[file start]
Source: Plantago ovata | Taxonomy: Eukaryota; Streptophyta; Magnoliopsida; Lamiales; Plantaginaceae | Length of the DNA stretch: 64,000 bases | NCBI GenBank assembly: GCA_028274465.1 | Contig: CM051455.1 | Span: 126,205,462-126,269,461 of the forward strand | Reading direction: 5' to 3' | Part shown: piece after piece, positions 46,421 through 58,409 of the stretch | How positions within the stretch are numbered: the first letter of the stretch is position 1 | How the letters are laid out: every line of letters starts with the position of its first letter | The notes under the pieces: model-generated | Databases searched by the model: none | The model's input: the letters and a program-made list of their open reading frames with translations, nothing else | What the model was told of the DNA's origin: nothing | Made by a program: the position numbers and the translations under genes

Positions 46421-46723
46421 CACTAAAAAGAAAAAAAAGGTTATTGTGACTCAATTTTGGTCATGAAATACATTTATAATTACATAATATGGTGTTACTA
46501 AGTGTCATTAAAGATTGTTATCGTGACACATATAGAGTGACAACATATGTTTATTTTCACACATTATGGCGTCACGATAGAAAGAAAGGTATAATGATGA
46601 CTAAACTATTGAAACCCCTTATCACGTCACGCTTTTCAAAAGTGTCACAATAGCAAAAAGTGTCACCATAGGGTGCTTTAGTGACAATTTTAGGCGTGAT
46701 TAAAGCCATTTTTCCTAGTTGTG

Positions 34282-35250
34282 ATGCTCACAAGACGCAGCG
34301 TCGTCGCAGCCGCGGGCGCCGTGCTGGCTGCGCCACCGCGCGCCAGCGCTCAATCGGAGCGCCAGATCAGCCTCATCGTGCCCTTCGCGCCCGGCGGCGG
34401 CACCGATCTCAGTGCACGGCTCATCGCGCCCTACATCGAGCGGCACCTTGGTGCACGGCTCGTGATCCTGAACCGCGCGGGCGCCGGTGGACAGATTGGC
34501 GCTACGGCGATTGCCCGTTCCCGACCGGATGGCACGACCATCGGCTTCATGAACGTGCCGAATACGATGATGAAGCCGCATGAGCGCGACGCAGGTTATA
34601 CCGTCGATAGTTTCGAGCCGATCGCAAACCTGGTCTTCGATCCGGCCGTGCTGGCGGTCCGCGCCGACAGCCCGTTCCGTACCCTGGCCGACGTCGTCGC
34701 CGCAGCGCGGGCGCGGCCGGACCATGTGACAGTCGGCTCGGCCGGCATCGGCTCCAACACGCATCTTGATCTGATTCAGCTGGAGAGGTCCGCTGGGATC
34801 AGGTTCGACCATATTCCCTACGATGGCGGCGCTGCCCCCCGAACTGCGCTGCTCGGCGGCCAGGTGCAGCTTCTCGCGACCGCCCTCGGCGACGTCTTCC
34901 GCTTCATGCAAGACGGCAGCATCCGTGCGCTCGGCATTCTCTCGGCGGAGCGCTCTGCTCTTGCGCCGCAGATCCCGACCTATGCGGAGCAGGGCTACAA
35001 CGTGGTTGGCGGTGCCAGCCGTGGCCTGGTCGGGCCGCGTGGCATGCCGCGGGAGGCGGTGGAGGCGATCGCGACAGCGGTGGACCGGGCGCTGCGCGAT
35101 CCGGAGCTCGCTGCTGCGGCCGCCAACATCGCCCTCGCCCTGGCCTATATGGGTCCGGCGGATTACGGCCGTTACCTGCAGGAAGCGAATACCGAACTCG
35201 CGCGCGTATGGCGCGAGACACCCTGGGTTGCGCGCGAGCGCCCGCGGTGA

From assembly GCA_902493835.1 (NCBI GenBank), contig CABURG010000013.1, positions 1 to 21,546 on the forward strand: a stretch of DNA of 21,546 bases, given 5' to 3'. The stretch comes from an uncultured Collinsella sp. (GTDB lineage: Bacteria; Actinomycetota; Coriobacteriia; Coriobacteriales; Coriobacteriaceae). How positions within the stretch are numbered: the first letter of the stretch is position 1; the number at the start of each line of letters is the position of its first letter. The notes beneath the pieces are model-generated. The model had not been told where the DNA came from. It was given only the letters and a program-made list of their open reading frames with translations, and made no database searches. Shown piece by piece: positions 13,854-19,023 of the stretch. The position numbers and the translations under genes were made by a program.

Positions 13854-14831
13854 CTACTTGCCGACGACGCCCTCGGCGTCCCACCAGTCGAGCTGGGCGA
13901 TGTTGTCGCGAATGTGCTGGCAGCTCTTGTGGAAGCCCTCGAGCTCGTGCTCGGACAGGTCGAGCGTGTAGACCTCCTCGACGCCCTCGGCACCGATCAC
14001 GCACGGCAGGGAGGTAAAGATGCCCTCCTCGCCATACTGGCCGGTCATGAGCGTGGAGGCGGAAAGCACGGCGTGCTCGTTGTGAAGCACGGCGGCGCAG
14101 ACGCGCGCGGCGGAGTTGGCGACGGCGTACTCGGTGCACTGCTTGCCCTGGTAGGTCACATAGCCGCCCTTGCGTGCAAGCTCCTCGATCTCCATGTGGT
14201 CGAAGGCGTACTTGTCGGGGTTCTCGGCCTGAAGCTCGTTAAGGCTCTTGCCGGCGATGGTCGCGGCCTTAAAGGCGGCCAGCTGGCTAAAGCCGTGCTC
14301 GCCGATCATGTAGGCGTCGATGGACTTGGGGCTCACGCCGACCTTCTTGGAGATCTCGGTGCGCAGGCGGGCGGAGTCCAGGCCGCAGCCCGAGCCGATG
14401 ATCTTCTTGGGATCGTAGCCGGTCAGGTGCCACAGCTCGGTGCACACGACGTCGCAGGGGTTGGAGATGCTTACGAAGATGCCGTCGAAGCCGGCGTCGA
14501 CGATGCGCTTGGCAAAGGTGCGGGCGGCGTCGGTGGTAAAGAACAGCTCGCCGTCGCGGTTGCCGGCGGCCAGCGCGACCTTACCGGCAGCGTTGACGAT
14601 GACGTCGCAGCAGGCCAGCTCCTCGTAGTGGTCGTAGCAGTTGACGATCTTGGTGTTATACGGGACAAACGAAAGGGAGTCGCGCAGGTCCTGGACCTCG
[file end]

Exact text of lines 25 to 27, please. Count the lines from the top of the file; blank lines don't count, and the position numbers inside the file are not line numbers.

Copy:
14201 CGAAGGCGTACTTGTCGGGGTTCTCGGCCTGAAGCTCGTTAAGGCTCTTGCCGGCGATGGTCGCGGCCTTAAAGGCGGCCAGCTGGCTAAAGCCGTGCTC
14301 GCCGATCATGTAGGCGTCGATGGACTTGGGGCTCACGCCGACCTTCTTGGAGATCTCGGTGCGCAGGCGGGCGGAGTCCAGGCCGCAGCCCGAGCCGATG
14401 ATCTTCTTGGGATCGTAGCCGGTCAGGTGCCACAGCTCGGTGCACACGACGTCGCAGGGGTTGGAGATGCTTACGAAGATGCCGTCGAAGCCGGCGTCGA